Frequently Asked Questions

Q1: Is massage therapy covered by MSI or my private health plan?

A: Massage therapy is covered by many health plans. You may already be paying for this service. To find out if your health plan gives massage coverage, you will need to check your policy or call the toll-free number on your card. On some plans, you may require a doctor’s referral. Due to my provincial massage therapy association membership, I am a registered massage therapist. I am eligible to write insurance receipts to submit to your health plan. In some cases, direct web billing is available. MSI, the provincial health plan, does NOT cover massage.

Q2: What is the difference between relaxation and a treatment session?

A: Relaxation and treatment massages are similar. The main difference is the outcome. If you hope to relax, the treatment will focus on relaxing you. If you have a particular injury that you need to be treated for, the session will focus more on the injured area. When you have an injury, I will do testing to determine the cause of the pain so that treatment can be more focused.

The testing can include assessing your posture, or the length or strength of your muscles, or trying to determine if the pain is something other than muscle tissue, like ligaments or nerves. You will not require unique clothing for these tests.

The techniques during a treatment session may be uncomfortable at times, but the therapist will provide you with the things to do at home to relieve your discomfort and continue healing. This home care may include stretching or strengthening exercises or information about the application of heat or ice.

At no time should a massage be painful. Always check with your therapist about

Q3: What is Manual Lymphatic Drainage?

A: The lymphatic system travels through your body in vessels, similar to your veins and arteries. It moves fluid and is important to your immune system. Lymphatic nodes and vessels can be injured or damaged by disease or surgery. In other cases, there can be an underlying health condition that affects how fluid moves. Whatever the cause lymphatic issues are chronic and are best managed by treatment and self-care.

Lymphatic system breakdown can lead to fluid building up in a certain body part more than in others. When that happens, light rhythmic massage can help direct the flow out of the congested area.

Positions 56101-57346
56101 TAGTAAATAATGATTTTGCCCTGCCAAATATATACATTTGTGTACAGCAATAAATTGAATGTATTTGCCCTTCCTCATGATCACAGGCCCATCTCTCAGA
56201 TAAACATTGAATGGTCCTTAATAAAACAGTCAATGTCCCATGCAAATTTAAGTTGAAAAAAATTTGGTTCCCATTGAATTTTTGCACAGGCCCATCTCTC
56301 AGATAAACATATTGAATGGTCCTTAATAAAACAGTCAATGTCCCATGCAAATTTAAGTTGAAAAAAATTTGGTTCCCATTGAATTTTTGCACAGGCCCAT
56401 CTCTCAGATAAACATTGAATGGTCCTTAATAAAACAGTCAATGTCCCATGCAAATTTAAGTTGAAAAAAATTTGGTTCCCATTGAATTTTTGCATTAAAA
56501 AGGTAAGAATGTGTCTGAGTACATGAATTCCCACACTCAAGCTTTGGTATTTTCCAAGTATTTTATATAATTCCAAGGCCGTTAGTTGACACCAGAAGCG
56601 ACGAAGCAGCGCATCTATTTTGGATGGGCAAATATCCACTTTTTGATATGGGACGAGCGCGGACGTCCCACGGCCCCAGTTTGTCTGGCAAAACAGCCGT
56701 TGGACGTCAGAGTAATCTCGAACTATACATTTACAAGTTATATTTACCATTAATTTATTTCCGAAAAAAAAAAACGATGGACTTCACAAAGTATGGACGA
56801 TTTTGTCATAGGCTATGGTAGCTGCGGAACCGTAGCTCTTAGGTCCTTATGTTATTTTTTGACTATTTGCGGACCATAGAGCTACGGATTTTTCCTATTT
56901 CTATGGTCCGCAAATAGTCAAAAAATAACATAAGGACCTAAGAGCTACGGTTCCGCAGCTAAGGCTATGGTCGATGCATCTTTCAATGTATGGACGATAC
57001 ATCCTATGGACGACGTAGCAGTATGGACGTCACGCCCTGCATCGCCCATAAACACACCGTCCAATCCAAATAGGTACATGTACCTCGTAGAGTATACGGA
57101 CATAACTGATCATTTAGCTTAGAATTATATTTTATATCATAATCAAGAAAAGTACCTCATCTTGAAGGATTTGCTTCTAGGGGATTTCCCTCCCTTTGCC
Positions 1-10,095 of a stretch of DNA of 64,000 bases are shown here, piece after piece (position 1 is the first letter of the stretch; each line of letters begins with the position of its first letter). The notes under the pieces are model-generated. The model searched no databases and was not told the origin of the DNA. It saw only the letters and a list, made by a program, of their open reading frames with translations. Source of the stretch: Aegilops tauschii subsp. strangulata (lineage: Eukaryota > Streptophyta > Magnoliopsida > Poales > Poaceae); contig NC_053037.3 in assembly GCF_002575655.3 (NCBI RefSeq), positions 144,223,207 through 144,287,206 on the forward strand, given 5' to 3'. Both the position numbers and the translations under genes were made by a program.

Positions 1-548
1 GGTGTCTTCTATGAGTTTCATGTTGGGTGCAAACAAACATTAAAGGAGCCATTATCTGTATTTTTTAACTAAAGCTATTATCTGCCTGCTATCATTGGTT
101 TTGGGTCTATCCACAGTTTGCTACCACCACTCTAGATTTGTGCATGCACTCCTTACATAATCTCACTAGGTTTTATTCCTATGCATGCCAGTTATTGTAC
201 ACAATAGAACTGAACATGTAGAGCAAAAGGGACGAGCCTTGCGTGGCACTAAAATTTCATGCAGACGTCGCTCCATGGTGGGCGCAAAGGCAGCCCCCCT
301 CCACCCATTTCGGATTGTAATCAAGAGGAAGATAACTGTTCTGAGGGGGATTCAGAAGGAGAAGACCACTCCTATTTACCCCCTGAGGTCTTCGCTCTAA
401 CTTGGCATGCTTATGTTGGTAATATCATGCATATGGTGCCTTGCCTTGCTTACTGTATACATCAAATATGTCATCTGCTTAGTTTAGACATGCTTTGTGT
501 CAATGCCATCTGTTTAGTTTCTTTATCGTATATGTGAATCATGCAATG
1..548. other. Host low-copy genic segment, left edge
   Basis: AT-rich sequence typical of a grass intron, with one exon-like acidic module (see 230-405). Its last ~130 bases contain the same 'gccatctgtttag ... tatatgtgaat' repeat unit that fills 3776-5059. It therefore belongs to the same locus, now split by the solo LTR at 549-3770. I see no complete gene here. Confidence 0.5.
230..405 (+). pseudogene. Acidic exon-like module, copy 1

In some cases bandaging, exercises and self-care are recommended, while in others, the treatment is enough.

MLD can also be used in cases of sinus congestion and chronic sinus problems. Click here for more information.

Q4: What should I wear?

A: You should dress to your comfort level. I can do massage over your clothes, or the sheets or directly on your skin. During massage therapy treatments, you are covered with blankets and only the area being treated is uncovered. Some clients choose to disrobe completely, and others are more comfortable leaving on their undergarments or remaining clothed.

Q5: What if I have allergies or prefer scent-free products?

A: The lotion used at Better Bodies is hypoallergenic, organic and scent-free. There is a mild scent in the foot lotion, but that can be omitted if you prefer a scent-free session. Additionally, the linens are laundered in a scent-free soap. However, please discuss any allergies or preferences with your therapist.

Q6: Why do I need to fill out a health history form?

A: The health history you complete will help your therapist provide safe and effective treatment. Certain drugs and health conditions may affect your treatment session through what techniques can be used to how you lie on the table. All the information you provide is confidential, so please feel free to discuss any concerns you have with your therapist.

This form will need to be updated annually.

Q7: Is it ok to talk during my massage?

A: The time that you book with a therapist is YOUR time. You may find it more beneficial to concentrate on your breathing, muscles, and the whole experience. Some people do this in silence, while others find that talking helps relieve some of their pent-up stress. It is your time – do whatever feels right, and remember this can change from session to session.

Q8: I would like to get a massage, but I am uncomfortable with my body.

A: This is one of the most common feelings that people give as a reason they delay getting care. If you consider your family or work environment, you know that there are many body types. Differences in posture, height, weight, skin condition and muscle tone are what makes us so great and so unique. Massage therapists are highly trained health care workers. You will never be judged for who you are! And remember, if you are still uncomfortable with your body or your therapist, you can choose to have your treatment done over the sheets or while you are fully clothed.